Pt. Jasraj’s rendition of beauteous Bihag
by Indrani Talukdar
One doesn’t usually think of Bihag as a “bhajan” or devotional raga. Yet a hymn dedicated to Lord Krishna in this lively night raga rendered in Pandit Jasraj’s platinum voice serves to transport the listener to the Braj-bhoomi of Mathura and Vrindavan. Panditji, in his flawless diction, sings Kishori teri charnan ki... in his inimitable Mewati style, carrying off complicated bol alaaps and taans with ease.
It is said that Ustad Bade Khan of the Patiala Gharana had once asked Panditji way back in 1960 to become his disciple. The Mewati doyen had, reportedly, turned down the request.
Born in the Mewat region of Hissar (Haryana)Pandit Jasraj had been initiated into classical music when he was very young. His father, Pandit Motiram who was also a classical singer, died when Jasraj was only four years’ old. Young Jasraj went on to be trained by his older brother Maniram with whom he would appear at concerts as a tabla artiste. Apparently Panditji got fed up with the second-rate treatment meted out to accompanists and left his brother’s tutelage in a huff. He also began growing his hair long vowing not to cut it before making his mark as a vocal artiste. He finally chopped off his long tresses after his first performance on All India Radio where he sang Raga Kaunsi Kanhada (an amalgam of Malkauns and the courtly Darbari Kanhada).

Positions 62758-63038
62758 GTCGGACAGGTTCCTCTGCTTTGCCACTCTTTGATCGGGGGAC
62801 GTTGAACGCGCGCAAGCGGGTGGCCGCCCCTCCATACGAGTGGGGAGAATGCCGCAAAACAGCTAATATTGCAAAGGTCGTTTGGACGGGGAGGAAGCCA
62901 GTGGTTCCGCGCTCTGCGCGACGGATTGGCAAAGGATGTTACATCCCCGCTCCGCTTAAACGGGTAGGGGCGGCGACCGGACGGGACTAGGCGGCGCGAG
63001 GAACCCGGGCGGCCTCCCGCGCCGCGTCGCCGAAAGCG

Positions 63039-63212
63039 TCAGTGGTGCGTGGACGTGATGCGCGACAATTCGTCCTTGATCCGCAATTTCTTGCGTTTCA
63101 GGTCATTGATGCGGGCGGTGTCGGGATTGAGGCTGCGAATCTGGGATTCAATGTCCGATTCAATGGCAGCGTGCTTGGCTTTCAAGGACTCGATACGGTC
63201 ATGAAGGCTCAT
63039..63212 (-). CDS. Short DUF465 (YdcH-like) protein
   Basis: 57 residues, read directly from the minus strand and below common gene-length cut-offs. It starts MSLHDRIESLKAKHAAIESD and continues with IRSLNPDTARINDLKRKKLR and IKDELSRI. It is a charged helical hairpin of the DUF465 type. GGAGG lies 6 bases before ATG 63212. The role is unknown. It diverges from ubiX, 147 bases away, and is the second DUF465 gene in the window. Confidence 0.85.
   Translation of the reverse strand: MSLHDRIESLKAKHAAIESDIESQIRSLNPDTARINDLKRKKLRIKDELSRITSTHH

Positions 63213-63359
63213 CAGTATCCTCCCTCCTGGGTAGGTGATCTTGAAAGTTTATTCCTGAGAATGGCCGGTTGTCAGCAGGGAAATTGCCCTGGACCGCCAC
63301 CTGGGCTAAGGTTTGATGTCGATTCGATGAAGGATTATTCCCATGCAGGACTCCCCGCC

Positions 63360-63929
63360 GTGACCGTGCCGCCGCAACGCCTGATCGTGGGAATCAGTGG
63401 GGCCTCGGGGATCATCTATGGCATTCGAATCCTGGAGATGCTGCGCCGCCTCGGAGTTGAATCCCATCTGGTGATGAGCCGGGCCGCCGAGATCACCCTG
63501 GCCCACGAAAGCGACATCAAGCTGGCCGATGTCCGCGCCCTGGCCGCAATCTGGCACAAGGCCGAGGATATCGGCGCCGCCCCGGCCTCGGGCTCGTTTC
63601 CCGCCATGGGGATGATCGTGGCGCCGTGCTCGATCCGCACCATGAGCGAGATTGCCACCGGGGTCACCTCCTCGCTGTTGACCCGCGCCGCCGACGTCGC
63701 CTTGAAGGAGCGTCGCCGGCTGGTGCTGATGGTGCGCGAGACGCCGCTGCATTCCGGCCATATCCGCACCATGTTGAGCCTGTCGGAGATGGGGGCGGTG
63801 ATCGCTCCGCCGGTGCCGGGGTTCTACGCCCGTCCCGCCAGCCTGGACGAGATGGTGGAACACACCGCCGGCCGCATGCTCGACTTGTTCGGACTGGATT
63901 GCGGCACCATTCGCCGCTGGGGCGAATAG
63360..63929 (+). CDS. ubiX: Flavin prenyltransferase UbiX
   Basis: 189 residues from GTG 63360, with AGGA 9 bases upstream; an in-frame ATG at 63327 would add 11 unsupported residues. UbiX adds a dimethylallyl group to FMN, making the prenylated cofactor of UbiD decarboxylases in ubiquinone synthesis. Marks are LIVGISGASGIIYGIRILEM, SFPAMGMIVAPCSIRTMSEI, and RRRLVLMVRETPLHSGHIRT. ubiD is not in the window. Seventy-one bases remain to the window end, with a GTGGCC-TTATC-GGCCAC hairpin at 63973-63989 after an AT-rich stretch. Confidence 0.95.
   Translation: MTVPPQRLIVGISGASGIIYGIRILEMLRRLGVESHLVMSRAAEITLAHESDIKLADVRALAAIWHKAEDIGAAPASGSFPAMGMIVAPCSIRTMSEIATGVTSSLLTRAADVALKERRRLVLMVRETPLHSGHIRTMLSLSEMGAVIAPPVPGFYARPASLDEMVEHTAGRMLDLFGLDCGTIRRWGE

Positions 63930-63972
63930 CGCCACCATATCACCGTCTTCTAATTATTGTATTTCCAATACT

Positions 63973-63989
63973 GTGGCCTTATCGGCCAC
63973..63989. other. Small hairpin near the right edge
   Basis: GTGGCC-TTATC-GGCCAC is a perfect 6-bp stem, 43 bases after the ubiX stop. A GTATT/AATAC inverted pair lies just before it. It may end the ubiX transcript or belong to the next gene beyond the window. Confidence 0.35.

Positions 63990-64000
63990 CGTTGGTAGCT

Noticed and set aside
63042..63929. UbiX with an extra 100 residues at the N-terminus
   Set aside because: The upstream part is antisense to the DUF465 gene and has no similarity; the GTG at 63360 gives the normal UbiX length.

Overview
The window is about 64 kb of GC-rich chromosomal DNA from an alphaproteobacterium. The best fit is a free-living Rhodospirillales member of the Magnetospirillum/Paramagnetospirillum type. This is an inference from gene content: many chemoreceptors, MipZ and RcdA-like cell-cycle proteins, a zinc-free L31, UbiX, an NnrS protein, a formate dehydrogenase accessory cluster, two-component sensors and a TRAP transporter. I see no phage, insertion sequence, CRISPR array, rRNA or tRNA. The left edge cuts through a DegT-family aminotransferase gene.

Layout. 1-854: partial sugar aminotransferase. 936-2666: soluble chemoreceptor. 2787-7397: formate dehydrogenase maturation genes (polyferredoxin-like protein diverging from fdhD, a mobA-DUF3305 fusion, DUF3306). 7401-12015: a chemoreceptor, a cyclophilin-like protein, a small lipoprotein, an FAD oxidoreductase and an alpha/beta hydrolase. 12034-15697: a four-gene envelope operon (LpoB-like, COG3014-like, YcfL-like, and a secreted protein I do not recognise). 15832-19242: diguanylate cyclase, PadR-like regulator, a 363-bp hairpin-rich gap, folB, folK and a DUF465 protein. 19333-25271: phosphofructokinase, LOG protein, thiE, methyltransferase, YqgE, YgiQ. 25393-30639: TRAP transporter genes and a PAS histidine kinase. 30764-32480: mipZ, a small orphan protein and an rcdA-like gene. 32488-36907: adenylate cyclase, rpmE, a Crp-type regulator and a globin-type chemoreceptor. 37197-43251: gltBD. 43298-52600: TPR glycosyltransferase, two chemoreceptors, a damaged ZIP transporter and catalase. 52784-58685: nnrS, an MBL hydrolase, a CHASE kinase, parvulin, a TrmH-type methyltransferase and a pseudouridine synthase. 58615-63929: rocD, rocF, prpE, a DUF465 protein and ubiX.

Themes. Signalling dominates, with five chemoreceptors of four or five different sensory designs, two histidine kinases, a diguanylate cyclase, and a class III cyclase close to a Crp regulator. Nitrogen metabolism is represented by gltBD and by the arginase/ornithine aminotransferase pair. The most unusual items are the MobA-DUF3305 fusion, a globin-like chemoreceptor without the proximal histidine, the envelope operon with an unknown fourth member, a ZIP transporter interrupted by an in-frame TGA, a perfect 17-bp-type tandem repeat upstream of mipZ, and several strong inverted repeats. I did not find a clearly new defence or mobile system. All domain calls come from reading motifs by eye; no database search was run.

Pandit Jasraj’s style is deeply evocative of his Mewati school of music, which owes its vocal tradition to Ustad Ghagge Nazir Khan in the late 19th century. Some consider it to be a breakaway from the Gwalior School. Known for its spiritual aestheticism the fourth generation virtuoso enriched it by infusing emotive and devotional elements.
The present bhajan which may be heard (also viewed) by clicking the following link on You Tube Youtube
, is rendered in a raga known to be both romantic and playful.
With Gandhar or the third note as dominant, it is rendered late in the evening, well after sundown when stars brighten the hemisphere. It is also a raga of sparkling reminiscence with a full-bodied fervour spanning the entire gamut of shuddh or straight notes with a teevra, that is sharp, Madhyam (Fourth) in tow. Singers, especially novices, have to refrain from venturing into the realm of Kalyan by pondering too long on the Fourth Sharp. It is up to a maestro of Panditji’s order to turn it into a pure and mellifluous listening experience.